Personally, I hope that this promotion succeeds this time around, only because, as I’ve mentioned before on this blog, professional wrestling has been in the pits since the spring of ’01 and needs all the help it can get in order to once again reach the heights it once attained back in the late 1990s during the “Monday Night Wars.” The problem is, however, that WOW basically used the same formula that its predecessor GLOW had back in 1986 to 1990—albeit tweaked to be more of a sports entertainment comic book brought to life rather than a cheesy action-based sketch comedy—and showcased characters that were so artificial that they could never possibly exist outside the small theatrical realm they were created to be a part of. Not only that, but inasmuch as men’s professional wrestling already has its fair share of detractors and women’s wrestling even more—even if for no other reason than the obvious fact of wrestling having always been a male-dominated industry in the first place with women more or less relegated to such non-wrestling roles as ring girls, valets, backstage interviewers, and so forth—WOW is going to have more people still turning their condescending noses up at it simply because of its very entertainment-heavy, character-based nature. Being a more serious, less comical show than GLOW ever was might help, I suppose, but not by much, considering McLane’s reputation for not being able to fully let go of the programming model he’d used back in ’86 for GLOW in the first place. Already have I read one degrading remark towards Ms. Jeanie Buss and the upcoming WOW Girls behind-the-scenes reality show in response to the very article I’ve just referenced above, and quite frankly, it makes me sick to my stomach that people who criticize wrestling for being a sports-theater hybrid (i.e., “fake”) can’t at least show it enough respect by ignoring stories like this altogether rather than making it their business to expose their insecurities and leave bitter, snide comments about the apparent “stupidity” of certain financiers using their money to back a brand new or reviving company within an admittedly frivolous yet nonetheless once cherished industry. Honestly, didn’t I just post a poem on this blog not too long ago discussing this very thing titled something along the likes of Folks Who Won’t Let Go? With that in mind, then, all I have to say to those who still bash professional wrestling is this: Grow up and move on. Don’t like it? Don’t concern yourself with it. Disliking wrestling is one thing, but please, people, at least respect it enough not to insult it or anyone who does like it, especially on the Internet. After all, I myself don’t care for today’s pro wrestling scene, but that has far more to do with the poor management and booking of today’s promotions than it does with the idea of wrestling being a work—or with any one active competitor in the business today, for that matter.
So, again, I want WOW to succeed and give today’s wrestling fans one more alternative to watch aside from WWE, TNA/Impact Wrestling, etcetera, regardless of the specific niche it’d be filling in today’s market. Who knows? I might find my one-time love for the sport reignited upon watching this show. However, in order to appeal not only to me, but also to the many wrestling fans out there who have become disgruntled with the way wrestling has been in recent years, McLane and Buss need to reconsider their approach to the presentation of their soon-to-be-revived project. Henceforth, I found myself compelled to write to Mr. McLane this past March and express my feelings on the matter to him in an email very similar to the letter I’ve included below. By presenting you folks this letter, I hope to give you an insight on my own approach to women’s wrestling and, as a result, a small idea of what to expect from UWWX upon its official release. Will David B. McLane and Jeanie Buss take a similar approach with Women of Wrestling that I am suggesting here? All I can say is that I hope so. Otherwise, enjoy!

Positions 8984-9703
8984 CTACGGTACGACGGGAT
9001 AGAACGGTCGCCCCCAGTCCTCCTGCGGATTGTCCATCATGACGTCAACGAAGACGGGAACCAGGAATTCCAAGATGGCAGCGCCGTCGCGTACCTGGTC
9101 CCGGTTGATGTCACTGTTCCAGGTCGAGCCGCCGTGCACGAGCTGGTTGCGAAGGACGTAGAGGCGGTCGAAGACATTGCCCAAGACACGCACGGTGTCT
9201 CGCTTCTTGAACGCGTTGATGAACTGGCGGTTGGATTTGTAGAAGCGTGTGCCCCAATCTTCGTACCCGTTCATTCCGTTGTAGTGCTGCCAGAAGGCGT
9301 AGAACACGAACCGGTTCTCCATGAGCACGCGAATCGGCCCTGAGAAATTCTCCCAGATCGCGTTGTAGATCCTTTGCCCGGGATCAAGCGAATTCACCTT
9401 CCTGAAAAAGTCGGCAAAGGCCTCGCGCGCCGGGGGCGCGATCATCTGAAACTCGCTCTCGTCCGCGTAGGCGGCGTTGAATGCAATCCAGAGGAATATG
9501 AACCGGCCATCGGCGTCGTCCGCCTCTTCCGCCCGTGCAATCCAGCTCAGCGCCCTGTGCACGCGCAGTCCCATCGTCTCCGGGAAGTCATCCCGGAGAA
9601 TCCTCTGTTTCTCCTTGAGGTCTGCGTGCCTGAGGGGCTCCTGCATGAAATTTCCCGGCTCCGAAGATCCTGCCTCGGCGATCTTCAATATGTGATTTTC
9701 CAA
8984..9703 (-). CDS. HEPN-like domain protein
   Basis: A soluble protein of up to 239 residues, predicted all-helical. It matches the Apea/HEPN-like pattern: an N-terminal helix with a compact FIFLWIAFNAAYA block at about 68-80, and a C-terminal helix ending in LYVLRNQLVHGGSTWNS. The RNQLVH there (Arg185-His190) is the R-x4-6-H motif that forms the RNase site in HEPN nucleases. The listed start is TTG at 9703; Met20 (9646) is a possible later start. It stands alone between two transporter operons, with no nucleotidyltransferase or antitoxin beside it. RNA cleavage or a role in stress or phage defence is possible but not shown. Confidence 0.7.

March 12, 2012
Dear David McLane and Women of Wrestling Entertainment:
I would like to begin this letter by personally thanking you in bringing back Women of Wrestling—a wrestling promotion that, even if only in my opinion, was and still is very undervalued amongst today’s wrestling fans for at least giving an honest effort in representing the women in your promotion as athletes and not as glorified burlesque actresses the way Johnny Cafarella has done (and, as I’ve been told, still does) with the girls who work for his own project, Wrestlicious. Even though it is true that you did use the same formula to piece together your own organization that you used for the original—the real—Gorgeous Ladies of Wrestling, at least you were wise enough to try to take WOW down a more serious path and present your roster as being more or less a gallery of live-action comic book superheroines and supervillainesses rather than as living, breathing cartoon characters as you had with GLOW. Good ol’ “Johnny C,” on the other hand, simply copied the GLOW formula, from the television format (and not even that well, to tell you the truth) to the ring colors to the very form of the championship and, most importantly, several character archetypes such as Americana, Little Fiji, Attaché, and the Farmer’s Daughters. Not only that, but he also dumbed down the humor and made it raunchier than it had ever been before and even discarded much of the character development that GLOW had (especially when you, Mr. McLane, were still a part of that show) for the sake of blatant “T&A,” and all to cater to a narrower target audience with lower standards for programming quality who, for the most part, see women’s wrestling as more of a “joke” than anything else. In short, while I wholeheartedly apologize for starting off my letter with what I hope doesn’t come off like off-topic rambling, I want it to be known that I hate Wrestlicious with a passion—especially considering how most of the girls involved with that nightmare of a show were once respected wrestlers from the independent scene and, for the most part, solid role models for girls and young women who could have remained such, had they only stayed that way and not signed with Cafarella to become more or less the prostitutes of mainstream women’s wrestling.